How does the repetition of "every" and "change" in the following passage from "Rip Van Winkle" affect the passage?

“Every change of season, every change weather, indeed every hour of the day, produces some change in the magical hues and shapes of these mountains, and they are regarded by all the good wives, far and near, as perfect barometers.”

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The effect of the repetition of the words “every” and “change” is to highlight the fact that the Catskill Mountains appear to be in a constant state of flux, which only adds to the sense of magic about them.

The ever-changing shapes and colors of the mountains make them seem like they come from another world, like they are enchanted. Those impressions are reinforced by the strange experience that Rip Van Winkle has when he wanders through the Catskills one day and comes across the spirit of Henry Hudson, the famous English explorer—known in Dutch as Hendrick Hudson—and his crew.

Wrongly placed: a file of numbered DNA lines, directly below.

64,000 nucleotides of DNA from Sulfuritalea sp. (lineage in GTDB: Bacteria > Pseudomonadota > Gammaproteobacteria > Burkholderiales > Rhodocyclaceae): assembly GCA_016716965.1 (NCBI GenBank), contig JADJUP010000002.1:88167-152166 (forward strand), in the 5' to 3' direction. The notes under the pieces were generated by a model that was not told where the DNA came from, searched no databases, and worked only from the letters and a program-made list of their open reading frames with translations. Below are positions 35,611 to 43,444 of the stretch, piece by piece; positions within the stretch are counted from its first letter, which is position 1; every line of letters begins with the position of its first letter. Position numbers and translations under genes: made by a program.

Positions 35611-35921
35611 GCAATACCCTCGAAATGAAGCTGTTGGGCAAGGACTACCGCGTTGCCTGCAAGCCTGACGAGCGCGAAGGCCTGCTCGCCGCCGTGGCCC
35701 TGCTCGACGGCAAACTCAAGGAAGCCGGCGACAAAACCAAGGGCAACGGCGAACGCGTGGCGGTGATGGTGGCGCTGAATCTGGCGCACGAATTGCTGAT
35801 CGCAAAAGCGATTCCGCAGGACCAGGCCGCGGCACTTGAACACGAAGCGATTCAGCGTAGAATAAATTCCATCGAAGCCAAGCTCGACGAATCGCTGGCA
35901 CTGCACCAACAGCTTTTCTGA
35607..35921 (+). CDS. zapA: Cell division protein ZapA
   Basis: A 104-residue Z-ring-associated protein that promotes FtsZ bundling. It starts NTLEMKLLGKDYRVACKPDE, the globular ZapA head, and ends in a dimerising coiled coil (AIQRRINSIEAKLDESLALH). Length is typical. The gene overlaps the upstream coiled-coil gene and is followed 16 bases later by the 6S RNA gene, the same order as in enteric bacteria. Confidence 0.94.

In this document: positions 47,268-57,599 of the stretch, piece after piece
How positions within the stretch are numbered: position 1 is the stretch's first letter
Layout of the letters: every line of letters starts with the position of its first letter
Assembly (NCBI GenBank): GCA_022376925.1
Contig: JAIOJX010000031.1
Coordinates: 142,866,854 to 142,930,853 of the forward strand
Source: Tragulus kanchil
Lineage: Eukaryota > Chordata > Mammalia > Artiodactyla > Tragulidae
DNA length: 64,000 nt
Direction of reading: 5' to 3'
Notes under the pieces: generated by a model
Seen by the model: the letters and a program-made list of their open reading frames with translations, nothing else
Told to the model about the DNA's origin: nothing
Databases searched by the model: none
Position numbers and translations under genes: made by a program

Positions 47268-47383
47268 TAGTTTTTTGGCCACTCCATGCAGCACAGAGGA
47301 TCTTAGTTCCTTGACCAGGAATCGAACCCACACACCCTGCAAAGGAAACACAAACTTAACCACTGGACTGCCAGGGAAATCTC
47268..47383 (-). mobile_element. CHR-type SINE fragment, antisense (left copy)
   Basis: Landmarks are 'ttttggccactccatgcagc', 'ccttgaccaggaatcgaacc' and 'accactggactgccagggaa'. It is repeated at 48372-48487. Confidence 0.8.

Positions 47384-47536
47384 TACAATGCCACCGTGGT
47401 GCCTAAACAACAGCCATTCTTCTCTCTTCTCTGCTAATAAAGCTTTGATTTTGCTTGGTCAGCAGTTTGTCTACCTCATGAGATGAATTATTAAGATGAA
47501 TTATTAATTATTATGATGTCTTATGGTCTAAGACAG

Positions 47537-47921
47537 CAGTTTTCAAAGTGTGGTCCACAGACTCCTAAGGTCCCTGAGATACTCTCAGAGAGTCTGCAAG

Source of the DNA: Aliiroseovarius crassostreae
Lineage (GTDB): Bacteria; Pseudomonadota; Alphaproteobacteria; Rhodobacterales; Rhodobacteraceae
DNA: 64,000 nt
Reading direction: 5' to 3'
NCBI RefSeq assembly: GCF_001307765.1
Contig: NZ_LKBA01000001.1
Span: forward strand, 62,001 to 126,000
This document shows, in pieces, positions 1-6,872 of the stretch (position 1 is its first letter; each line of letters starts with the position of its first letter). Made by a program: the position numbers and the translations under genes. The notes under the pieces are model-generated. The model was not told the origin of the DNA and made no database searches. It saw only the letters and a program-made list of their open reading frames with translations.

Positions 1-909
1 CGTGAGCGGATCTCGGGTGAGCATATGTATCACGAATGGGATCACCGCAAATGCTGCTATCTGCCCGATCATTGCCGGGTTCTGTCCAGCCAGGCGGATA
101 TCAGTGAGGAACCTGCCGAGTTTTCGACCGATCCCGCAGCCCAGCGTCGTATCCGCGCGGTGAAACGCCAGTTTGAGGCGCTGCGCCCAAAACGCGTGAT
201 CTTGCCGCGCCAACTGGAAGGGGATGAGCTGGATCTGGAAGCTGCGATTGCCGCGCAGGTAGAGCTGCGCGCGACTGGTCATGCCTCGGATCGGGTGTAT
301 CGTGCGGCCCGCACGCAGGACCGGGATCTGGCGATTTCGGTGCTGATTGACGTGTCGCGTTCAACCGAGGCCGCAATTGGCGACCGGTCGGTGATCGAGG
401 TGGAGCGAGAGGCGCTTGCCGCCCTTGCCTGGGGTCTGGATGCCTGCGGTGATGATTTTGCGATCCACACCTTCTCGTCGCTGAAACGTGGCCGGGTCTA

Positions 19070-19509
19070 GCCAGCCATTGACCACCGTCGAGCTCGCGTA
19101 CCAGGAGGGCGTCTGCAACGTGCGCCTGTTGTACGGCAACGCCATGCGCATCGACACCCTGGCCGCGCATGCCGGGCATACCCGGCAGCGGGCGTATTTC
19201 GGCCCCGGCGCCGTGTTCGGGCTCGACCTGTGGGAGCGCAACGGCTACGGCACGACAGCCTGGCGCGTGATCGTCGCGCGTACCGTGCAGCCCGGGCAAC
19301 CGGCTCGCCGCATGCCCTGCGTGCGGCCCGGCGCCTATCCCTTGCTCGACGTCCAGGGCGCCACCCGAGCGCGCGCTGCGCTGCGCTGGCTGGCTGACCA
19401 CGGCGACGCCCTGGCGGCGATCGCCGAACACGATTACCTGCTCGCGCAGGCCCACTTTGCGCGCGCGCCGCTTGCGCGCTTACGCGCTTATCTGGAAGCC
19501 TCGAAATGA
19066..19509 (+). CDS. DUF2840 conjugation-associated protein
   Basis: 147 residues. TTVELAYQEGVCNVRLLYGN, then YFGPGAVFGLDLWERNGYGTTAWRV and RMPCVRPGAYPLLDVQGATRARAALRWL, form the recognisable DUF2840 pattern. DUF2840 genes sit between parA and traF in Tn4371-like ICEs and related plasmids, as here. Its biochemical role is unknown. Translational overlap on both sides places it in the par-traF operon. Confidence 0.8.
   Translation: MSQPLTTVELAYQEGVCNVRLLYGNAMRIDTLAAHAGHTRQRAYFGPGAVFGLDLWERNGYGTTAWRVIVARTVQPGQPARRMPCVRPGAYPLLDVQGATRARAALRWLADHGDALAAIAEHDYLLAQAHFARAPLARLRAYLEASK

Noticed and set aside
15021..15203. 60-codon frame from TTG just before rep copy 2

Such an unusual encounter is exactly what we'd expect to see in a place where there is so much change at every hour of the day, and where such change produces a magical transformation in the shapes and colors of the mountains.

The luscious description of the Catskills from the above excerpt gives us the impression that there's something almost unreal about them. And there's certainly something unreal about Rip Van Winkle's encounter with the spirits and his subsequent descent into a two-decades-long slumber.

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